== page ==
Write Something About Music
That old quote which compares writing about music to dancing about architecture always kind of got on my nerves. I mean, I can sort of see where they’re coming from, in the sense that the value in music is very much in how it makes you feel, which is a very abstract thing and renders the written word kind of redundant.
Then again, people talk about feelings all the fucking time, and it’s an important thing to do, even for insensitive dickheads like me, so the idea that trying to express the feelings which a piece of music stirs in you is stupid is a bit like saying that all attempts to communicate or empathise with each other are also stupid.
The people at Forest Publications probably think I hate them, because I have consistently ignored the projects they tell me about. I’ve done this for no obvious reason, and it’s hard to put my finger on why, because I actually think the stuff they do is generally excellent. I think the reason is possibly related to the fact that I have slipped into a certain mindset when it comes to reviewing music, based rather discouragingly around keeping the inbox clear and occasionally interrupting the general flow with a bit of a rant about something which has been bugging me for a while.
It seems oddly difficult to break that, even for such a tiny sideways step as writing about people writing about music. Anyhow, Ericka sent me an email ages ago about a project she is working on with Forest Publications and I, being a dick, have managed to let it slip my mind again and again so that you now only have a few days to make a contribution.
All the details are here, but the concept is simple, really. Think of a gig or an album or a song or pretty much anything music related which has really moved you, and react to it in whichever medium you feel most comfortable expressing yourself. In my case that would presumably be words, but they are welcoming submissions in the form of artwork, photography, poetry, fiction and all sorts. The deadine for submissions is the 30th October, but that is plenty of time in my book.
This reminds me, actually, of a feature which ran a couple of years ago on Sweeping the Nation, although that was executed in writing only, called Songs to Learn and Sing. I wrote something about the following song, which is called Eggshell Miles, by a band called the Skuobhie Dubh Orchestra.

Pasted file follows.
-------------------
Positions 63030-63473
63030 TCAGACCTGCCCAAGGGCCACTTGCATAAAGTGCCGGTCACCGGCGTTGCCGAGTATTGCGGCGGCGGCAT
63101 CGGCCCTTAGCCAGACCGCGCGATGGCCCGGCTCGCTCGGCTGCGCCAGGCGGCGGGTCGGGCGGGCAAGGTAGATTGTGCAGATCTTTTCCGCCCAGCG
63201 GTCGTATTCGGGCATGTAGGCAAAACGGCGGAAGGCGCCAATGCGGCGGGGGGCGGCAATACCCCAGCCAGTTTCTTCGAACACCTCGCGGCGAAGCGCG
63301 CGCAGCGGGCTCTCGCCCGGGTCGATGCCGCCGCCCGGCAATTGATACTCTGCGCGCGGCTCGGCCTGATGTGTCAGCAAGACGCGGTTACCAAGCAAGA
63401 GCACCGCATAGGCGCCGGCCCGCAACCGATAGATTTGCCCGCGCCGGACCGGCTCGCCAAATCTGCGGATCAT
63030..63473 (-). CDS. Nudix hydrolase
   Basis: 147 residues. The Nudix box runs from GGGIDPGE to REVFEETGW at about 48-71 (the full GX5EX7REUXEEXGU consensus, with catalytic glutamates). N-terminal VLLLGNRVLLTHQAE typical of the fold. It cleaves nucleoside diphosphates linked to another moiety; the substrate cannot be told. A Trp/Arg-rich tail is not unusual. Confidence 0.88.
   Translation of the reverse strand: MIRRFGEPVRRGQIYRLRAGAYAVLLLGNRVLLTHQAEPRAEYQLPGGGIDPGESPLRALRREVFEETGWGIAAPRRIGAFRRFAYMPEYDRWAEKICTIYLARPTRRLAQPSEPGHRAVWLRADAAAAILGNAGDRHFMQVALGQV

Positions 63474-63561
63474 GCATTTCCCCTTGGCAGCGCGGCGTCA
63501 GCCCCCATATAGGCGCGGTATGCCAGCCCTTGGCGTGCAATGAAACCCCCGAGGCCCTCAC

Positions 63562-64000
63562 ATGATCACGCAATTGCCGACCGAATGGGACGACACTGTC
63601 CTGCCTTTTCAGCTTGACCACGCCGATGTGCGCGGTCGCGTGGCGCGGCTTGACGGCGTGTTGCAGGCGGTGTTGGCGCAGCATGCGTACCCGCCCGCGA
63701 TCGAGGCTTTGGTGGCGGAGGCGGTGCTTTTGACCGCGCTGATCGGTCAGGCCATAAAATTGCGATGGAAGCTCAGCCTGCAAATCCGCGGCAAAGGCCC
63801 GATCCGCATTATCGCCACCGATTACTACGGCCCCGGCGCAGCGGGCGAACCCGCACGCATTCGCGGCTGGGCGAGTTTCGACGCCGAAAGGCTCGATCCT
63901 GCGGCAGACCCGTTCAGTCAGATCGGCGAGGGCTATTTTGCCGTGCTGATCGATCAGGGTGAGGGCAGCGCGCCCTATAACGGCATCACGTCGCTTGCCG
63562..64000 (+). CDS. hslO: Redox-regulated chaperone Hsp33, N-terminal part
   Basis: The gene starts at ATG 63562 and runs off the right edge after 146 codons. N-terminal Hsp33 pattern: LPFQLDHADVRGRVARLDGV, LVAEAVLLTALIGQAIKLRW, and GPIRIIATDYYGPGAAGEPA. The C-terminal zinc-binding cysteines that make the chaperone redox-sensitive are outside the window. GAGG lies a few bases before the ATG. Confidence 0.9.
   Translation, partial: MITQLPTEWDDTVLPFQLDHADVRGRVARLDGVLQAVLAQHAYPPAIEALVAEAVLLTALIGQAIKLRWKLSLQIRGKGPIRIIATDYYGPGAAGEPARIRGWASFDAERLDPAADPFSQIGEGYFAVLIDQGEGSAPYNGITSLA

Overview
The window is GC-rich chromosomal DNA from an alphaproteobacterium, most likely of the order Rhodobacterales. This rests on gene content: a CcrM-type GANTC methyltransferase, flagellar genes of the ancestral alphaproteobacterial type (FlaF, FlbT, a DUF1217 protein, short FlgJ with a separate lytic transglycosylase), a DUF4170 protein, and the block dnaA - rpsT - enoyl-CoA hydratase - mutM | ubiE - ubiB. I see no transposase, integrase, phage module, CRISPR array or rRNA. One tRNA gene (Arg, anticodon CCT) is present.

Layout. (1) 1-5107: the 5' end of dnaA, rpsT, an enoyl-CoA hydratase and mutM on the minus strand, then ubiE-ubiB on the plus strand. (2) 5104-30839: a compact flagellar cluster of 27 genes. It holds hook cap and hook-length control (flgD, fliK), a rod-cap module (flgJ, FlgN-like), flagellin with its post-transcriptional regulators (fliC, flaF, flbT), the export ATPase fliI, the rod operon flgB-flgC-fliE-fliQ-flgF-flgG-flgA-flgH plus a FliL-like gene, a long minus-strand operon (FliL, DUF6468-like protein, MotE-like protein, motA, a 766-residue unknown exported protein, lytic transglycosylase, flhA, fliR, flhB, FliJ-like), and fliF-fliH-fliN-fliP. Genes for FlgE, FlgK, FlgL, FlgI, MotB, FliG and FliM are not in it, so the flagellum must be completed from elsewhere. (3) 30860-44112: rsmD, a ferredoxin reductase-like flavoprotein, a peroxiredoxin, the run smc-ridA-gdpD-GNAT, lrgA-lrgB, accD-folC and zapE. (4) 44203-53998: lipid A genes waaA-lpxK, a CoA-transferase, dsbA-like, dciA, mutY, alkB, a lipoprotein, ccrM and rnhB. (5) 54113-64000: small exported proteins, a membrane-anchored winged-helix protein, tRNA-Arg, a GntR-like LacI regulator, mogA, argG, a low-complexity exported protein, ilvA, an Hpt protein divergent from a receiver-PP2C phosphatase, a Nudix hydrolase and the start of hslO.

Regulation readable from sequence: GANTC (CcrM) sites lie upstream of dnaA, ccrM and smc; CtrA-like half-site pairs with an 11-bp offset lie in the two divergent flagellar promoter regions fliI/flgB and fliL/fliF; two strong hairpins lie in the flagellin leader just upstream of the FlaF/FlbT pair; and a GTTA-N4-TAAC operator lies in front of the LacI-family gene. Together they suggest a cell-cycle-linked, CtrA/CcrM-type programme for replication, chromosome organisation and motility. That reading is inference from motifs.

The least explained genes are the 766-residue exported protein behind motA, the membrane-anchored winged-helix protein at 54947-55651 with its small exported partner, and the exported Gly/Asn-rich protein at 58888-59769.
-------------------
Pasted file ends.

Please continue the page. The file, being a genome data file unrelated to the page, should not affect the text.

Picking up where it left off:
Skuobhie Dubh Orchestra – Eggshell Miles
And here, published on STN here, is what I had to say about it:
“Before Kenny Anderson became slightly famous as King Creosote, chief mastermind behind Fife heroes Fence Records, he was in a couple of bands I was really quite into back in my university days, including the Skuobhie Dubh Orchestra.
“Between 1994 and 1997 I went out with a girl who was one of the most remarkable examples I have ever met of someone both highly fragile and extremely strong. She was a slip of a thing, pretty, sharp and highly intelligent and I developed a rather sizeable crush on her when we worked at the same hotel down in Manchester towards the end of my first year.
“I don’t really think it’s fair to go into the details of what had happened to her in the couple of years before we met, but a lot of it was horrific. Really bleak, awful, horrible things. Despite this, she was remarkably whole as a human being – her shell was thick, tough, and her soft centre buried deep down inside where it couldn’t be hurt. The beginnings of the relationship were amazingly tentative because of this. Her wit and humour were confident and merciless, but getting close to her on a more personal level was a minefield. Time and again she would startle like a rabbit in headlights and close up completely. She didn’t want to exactly, it was just a reflex, and one I had to treat with care and patience.
“She was quite into music, and about a year or so into the relationship we picked up The Skuobhie Dubh Orchestra’s album of wonderful, Scottish, folky bluegrass 39 Stephs. The song Eggshell Miles – “To try and get to know this girl/is to try and walk on eggshells/treading very carefully/and breaking every one” – was so perfect a description of the careful beginnings of our relationship that I have never since been able to separate it from my memories of this particular girl and that summer in Manchester. I’ve never heard another song like it really: sensitive and thoughtful, and like all the best poetry, able to put into one line what has now taken me three paragraphs to describe.
“Anyhow, some eight or nine years passed, we had long-since split up, and I was listening to a freebie sampler which included My Favourite Girl by this guy called King Creosote. A couple of the music magazines had mentioned him, and I was quite interested to hear his stuff. I really enjoyed the song and it only slowly dawned on me that the voice sounded vaguely familiar. Eventually I twigged – that bloke from the Skuobhies! – so I went and fished out my old copy of 39 Stephs and put it on. And lo and behold it was him. And then when I got to Eggshell Miles I was utterly floored by old memories, so utterly bound up in the music that I hadn’t listened to for nearly ten years, only to be unlocked again and come flooding back because I vaguely recognised a voice on a sampler CD by a new band I knew next to nothing about.”More: forest publications, king creosote, skuobhie dubh orchestra, sweeping the nation